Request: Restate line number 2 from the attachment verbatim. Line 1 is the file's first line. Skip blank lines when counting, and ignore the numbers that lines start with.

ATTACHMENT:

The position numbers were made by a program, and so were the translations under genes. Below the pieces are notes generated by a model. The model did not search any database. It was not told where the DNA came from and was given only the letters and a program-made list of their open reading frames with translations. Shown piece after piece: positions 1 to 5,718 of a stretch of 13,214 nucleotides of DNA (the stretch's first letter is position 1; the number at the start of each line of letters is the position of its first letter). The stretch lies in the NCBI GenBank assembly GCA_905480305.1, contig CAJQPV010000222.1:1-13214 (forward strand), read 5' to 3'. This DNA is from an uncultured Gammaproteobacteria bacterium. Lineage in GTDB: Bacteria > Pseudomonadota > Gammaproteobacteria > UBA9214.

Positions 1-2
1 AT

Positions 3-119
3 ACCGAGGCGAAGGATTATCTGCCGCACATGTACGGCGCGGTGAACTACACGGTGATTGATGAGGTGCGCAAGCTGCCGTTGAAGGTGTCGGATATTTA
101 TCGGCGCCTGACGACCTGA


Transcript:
Positions 1-2